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Alternative forms[edit]


Borrowing from Latin testāmentum ‎(will, testament), from testārī ‎(to testify), from testis ‎(witness).


  • IPA(key): [ˈtɛʃtɒmɛntum]
  • Hyphenation: tes‧ta‧men‧tum


testamentum ‎(plural testamentumok)

  1. testament


Inflection (stem in -o-, back harmony)
singular plural
nominative testamentum testamentumok
accusative testamentumot testamentumokat
dative testamentumnak testamentumoknak
instrumental testamentummal testamentumokkal
causal-final testamentumért testamentumokért
translative testamentummá testamentumokká
terminative testamentumig testamentumokig
essive-formal testamentumként testamentumokként
inessive testamentumban testamentumokban
superessive testamentumon testamentumokon
adessive testamentumnál testamentumoknál
illative testamentumba testamentumokba
sublative testamentumra testamentumokra
allative testamentumhoz testamentumokhoz
elative testamentumból testamentumokból
delative testamentumról testamentumokról
ablative testamentumtól testamentumoktól
Possessive forms of testamentum
possessor single possession multiple possessions
1st person sing. testamentumom testamentumaim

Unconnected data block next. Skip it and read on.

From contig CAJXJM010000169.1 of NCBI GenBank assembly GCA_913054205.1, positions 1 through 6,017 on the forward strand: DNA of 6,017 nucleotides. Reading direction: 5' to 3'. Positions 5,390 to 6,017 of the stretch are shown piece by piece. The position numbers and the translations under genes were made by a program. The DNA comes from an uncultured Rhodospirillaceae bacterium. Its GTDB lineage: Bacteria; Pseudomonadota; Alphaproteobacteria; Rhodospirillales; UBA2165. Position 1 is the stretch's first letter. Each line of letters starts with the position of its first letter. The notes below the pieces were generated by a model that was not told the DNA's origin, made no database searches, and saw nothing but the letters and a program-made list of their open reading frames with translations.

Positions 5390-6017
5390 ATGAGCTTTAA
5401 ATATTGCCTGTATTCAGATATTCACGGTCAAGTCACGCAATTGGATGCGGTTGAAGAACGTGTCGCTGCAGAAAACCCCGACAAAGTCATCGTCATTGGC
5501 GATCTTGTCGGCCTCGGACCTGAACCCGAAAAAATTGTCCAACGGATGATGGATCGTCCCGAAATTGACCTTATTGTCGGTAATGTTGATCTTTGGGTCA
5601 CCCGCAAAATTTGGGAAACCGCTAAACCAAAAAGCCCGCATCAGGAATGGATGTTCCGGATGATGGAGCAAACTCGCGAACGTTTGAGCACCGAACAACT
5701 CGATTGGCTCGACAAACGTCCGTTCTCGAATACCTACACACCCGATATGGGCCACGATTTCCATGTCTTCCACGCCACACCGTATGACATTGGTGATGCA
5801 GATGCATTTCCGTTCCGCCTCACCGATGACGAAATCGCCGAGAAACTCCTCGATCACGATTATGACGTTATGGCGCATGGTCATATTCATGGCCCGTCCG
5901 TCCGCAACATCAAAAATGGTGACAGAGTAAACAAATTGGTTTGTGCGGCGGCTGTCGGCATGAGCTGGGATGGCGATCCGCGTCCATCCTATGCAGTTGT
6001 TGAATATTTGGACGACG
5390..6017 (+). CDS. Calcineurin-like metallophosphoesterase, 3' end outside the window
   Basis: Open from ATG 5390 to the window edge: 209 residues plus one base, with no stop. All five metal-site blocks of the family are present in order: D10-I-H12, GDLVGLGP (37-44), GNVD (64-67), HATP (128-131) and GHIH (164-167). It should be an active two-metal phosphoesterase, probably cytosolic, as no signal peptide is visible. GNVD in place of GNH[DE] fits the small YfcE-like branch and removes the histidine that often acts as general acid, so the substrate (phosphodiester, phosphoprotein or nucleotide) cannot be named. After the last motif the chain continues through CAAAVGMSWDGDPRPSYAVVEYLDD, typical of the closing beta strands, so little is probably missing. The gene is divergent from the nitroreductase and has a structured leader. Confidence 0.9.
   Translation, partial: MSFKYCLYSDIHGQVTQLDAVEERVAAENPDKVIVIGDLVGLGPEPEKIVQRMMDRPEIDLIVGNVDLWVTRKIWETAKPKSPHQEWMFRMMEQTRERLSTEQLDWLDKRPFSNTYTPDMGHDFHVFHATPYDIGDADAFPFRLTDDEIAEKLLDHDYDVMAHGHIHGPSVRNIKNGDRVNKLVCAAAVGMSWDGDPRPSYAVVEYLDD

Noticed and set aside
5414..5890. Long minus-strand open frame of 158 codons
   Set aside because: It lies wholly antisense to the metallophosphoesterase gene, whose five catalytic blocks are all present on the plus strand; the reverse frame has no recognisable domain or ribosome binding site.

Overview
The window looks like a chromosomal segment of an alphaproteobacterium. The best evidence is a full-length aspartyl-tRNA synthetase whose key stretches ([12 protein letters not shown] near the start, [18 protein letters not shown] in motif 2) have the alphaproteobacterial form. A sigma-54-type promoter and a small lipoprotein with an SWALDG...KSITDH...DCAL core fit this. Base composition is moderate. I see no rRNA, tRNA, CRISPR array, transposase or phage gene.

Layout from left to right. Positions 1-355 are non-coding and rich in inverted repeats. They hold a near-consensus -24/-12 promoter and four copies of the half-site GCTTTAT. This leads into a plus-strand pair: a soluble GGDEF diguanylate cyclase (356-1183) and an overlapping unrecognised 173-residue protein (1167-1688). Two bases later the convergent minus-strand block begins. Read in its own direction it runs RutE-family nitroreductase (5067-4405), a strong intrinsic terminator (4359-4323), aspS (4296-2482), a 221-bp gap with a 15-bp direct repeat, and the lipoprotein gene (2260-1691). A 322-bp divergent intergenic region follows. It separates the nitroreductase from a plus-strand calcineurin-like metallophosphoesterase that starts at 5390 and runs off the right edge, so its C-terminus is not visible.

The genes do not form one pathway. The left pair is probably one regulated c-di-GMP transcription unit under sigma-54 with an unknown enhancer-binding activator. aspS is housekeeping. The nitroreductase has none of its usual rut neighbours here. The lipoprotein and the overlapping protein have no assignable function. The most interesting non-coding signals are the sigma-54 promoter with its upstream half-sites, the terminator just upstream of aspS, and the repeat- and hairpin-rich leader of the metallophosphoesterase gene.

2nd person sing. testamentumod testamentumaid
3rd person sing. testamentuma testamentumai
1st person plural testamentumunk testamentumaink
2nd person plural testamentumotok testamentumaitok
3rd person plural testamentumuk testamentumaik

Derived terms[edit]

Related terms[edit]



From testārī ‎(to testify) +‎ -mentum ‎(noun suffix).


testāmentum n ‎(genitive testāmentī); second declension

  1. will, testament
    Testamentum vetus et novum.
    The old and new testament.


Second declension.

Case Singular Plural
nominative testāmentum testāmenta
genitive testāmentī testāmentōrum
dative testāmentō testāmentīs
accusative testāmentum testāmenta
ablative testāmentō testāmentīs
vocative testāmentum testāmenta

Derived terms[edit]

See also[edit]


  • testamentum in Charlton T. Lewis & Charles Short (1879) A Latin Dictionary, Oxford: Clarendon Press
  • testamentum in Charlton T. Lewis (1891) An Elementary Latin Dictionary, New York: Harper & Brothers
  • TESTAMENTUM in Charles du Fresne du Cange’s Glossarium Mediæ et Infimæ Latinitatis (augmented edition, 1883–1887)
  • testamentum” in Félix Gaffiot (1934), Dictionnaire Illustré Latin-Français, Paris: Hachette.
  • Meissner, Carl; Auden, Henry William (1894) Latin Phrase-Book[1], London: Macmillan and Co.
    • to make a will: testamentum facere, conscribere
    • to sign a will: testamentum obsignare (B. G. 1. 39)
    • to open a will: testamentum resignare
    • to declare a will to be null and void: testamentum rescindere
    • to produce a false will: testamentum subicere, supponere
    • to annul, revoke a will: testamentum irritum facere, rumpere
    • to prescribe in one's will: testamento aliquid cavere (Fin. 2. 31)
    • to appoint some one as heir in one's will: aliquem heredem testamento scribere, facere
  • testamentum in Harry Thurston Peck, editor (1898) Harper's Dictionary of Classical Antiquities, New York: Harper & Brothers
  • testamentum in William Smith et al., editor (1890) A Dictionary of Greek and Roman Antiquities, London: William Wayte. G. E. Marindin